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Companies: yelp

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Comments on “Dentist Sues Another Unhappy Patient; Offers To Let Journalist See Patients' Private Files To Dispute Claims”

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Mason Wheeler (profile) says:


Back before I landed a job as a programmer, I paid the bills working at a clinic, and this was one thing they drilled into everyone’s heads again and again and again. Under no circumstances do you ever share patient information with anyone, without a release signed by that patient.

If I’d pulled a stunt like that, I’d have probably been fired, sued, and possibly even arrested for it!

mcinsand (profile) says:

Nah, a pretty good sign of something else

>>…it’s a pretty good sign the medical professional
>>doesn’t have much reputation left to burn.

I think this is more of a pretty good sign that Dr. D is going to find himself on the wrong end of a solidly-based lawsuit, unlike those that he’s flinging at former patients. As for his reputation, he still has some to burn, and he apparently never learned the rule of holes. Sure, he might already have a bad reputation in his area or state, but he could move elsewhere. Stupidity like this, however, can gain a broader audience with even more notoriety.

Anonymous Coward says:

“He offered BuzzFeed News the opportunity to visit his office and review records related to the cases where he has sued patients to prove their allegations are false.”

Threading the needle here – he has not (from the quote) offered to share patient records, he has offered records “related to” tje cases. If all the cases refer to problems regarding to time spent with the patient then he might have been offering to show his OWN and his staff’s OWN TIME records for time periods in question to rebut claims of wasting patient’s time and might have anonymized the records. For example, from 10:00 to 15:00 he, sequentially, saw patient A for 30 mins, patient B for 90 mins, took 1 hr lunch, saw patient D for 60 minutes and patient E for 60 minutes. Where A, B, C, D, E are never identified and never appear twice in the timeframes at issue. All backed up by assistant/receptionist etc separate records. Then he would be sharing his own practice time records, no personal information on the patients.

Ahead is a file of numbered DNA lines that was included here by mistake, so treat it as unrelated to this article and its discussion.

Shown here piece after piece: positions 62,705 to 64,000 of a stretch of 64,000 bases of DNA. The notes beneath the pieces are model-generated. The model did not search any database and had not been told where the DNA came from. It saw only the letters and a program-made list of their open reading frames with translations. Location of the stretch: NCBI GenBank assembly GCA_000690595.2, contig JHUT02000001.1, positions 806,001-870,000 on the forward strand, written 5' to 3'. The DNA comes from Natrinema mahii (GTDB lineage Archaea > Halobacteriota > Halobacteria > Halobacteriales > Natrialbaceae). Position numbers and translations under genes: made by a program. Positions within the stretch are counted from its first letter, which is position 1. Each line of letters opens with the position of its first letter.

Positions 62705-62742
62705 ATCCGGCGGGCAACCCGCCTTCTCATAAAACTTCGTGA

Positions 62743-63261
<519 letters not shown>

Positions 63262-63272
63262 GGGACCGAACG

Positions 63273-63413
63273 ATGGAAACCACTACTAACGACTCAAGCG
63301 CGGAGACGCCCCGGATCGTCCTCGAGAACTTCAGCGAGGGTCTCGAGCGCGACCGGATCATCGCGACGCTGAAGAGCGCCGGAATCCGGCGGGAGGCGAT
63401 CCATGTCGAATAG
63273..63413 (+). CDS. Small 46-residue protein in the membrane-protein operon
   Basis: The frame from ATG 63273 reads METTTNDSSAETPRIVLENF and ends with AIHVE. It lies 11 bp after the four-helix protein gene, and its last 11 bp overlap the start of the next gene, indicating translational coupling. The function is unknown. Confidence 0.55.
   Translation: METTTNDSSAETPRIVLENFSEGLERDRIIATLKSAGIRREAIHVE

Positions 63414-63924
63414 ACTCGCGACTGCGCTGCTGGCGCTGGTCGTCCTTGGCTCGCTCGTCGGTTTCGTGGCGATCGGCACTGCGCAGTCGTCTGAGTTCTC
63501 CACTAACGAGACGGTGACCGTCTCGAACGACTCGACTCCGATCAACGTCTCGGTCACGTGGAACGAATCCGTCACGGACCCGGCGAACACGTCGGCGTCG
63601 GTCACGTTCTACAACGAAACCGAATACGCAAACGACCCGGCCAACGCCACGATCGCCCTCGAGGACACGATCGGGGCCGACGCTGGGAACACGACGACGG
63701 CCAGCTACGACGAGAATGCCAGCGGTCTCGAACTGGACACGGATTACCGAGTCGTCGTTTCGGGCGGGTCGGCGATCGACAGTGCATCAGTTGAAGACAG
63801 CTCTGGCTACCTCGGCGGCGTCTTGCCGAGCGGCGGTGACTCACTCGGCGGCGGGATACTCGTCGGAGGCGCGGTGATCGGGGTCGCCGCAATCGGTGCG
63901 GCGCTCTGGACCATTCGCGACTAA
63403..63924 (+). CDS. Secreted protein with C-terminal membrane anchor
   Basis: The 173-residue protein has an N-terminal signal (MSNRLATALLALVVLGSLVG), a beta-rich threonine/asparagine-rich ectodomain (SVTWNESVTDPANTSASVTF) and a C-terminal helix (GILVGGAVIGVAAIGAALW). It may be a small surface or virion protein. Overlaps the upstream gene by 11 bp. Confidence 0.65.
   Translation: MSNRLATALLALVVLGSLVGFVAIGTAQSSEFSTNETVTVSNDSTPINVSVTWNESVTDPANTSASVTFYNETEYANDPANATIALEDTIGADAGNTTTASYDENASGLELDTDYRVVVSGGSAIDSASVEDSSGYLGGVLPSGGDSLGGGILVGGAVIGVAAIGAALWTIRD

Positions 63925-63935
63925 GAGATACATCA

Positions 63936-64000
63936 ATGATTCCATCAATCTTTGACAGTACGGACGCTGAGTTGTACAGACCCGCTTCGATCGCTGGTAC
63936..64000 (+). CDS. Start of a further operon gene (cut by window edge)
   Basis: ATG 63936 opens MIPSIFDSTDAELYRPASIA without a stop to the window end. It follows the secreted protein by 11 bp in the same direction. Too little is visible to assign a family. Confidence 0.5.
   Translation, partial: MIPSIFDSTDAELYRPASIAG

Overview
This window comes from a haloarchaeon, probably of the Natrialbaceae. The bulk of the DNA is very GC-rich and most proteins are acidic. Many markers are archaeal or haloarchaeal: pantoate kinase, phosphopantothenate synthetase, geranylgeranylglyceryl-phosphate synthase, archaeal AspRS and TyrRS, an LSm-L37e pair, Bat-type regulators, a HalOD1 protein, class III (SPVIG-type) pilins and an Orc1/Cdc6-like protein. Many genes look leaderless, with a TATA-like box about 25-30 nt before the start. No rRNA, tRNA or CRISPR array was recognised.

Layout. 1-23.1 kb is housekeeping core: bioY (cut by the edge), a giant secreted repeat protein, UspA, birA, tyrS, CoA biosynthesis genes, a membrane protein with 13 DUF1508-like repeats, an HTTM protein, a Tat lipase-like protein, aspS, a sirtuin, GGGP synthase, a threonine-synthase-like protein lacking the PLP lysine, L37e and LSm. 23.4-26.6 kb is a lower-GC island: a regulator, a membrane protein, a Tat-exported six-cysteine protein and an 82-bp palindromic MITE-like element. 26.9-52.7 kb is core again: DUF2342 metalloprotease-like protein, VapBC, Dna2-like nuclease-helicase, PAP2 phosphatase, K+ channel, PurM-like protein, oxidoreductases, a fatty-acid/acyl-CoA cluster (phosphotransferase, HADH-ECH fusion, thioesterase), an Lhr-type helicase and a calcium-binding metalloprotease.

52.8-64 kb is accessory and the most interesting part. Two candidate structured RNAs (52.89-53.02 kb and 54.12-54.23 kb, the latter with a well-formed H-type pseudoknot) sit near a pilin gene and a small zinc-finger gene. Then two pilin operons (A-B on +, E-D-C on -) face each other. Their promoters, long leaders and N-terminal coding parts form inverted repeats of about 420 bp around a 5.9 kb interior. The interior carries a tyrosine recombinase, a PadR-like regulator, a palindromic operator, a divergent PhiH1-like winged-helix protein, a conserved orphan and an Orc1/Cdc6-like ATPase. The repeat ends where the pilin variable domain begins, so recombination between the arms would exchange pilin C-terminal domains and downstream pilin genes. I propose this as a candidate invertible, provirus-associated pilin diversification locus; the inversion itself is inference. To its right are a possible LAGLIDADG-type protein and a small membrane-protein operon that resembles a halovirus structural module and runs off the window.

I dunno. Just avoiding leaping to judgement, testing alternative explanations, and looking at the gaps in the report.

streetlight (profile) says:

Re: He offered BuzzFeed News the opportuinty...

The OP doesn’t specify which records he was willing to share whether they were HIPAA protected or appointment records. We also don’t know from the report here how four other law suits the dentist brought against patients turned out. I think we need more information.

Maybe off topic, but it does seem the dentist didn’t find out the cause of the patient’s pain because he didn’t do much and asked her to go another dentist. A dentist should be able to diagnose the cause of tooth or jaw pain and either make the repair or recommend a specialist such as an endodontist for a root canal.

aldestrawk (profile) says:

Re: Re:

When you are offering information about records for only 4 patients in which some minor details are already known, it is pretty much impossible to anonymize (de-indentify is the term used in HIPAA) those records. Pretty much any detail, including appointment times is considered Protected Health Information (PHI) in the context of releasing it publicly to a media outlet. The only defense would be if those details were already public from the patients themselves.